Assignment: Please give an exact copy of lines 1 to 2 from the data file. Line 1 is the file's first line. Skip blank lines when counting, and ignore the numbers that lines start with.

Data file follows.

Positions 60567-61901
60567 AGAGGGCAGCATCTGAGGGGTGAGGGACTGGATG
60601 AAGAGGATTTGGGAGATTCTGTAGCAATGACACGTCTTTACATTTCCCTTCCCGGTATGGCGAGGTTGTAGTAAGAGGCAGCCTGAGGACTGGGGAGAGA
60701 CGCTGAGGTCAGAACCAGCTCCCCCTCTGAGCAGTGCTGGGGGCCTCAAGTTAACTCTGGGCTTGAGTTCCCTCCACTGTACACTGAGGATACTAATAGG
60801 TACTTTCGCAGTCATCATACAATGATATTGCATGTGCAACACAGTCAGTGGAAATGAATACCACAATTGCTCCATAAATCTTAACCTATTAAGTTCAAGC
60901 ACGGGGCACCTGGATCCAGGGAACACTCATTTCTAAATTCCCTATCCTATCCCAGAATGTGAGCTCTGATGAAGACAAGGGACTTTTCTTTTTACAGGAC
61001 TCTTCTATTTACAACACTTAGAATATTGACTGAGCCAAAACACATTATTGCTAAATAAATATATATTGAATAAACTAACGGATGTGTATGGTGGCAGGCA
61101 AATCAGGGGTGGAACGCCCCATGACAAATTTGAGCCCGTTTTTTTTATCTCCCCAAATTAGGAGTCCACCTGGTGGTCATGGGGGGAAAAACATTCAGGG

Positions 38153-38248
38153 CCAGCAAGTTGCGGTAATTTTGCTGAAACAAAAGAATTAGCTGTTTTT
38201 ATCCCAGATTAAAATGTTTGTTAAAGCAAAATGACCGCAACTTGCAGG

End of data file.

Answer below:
Positions 60567-61901
60567 AGAGGGCAGCATCTGAGGGGTGAGGGACTGGATG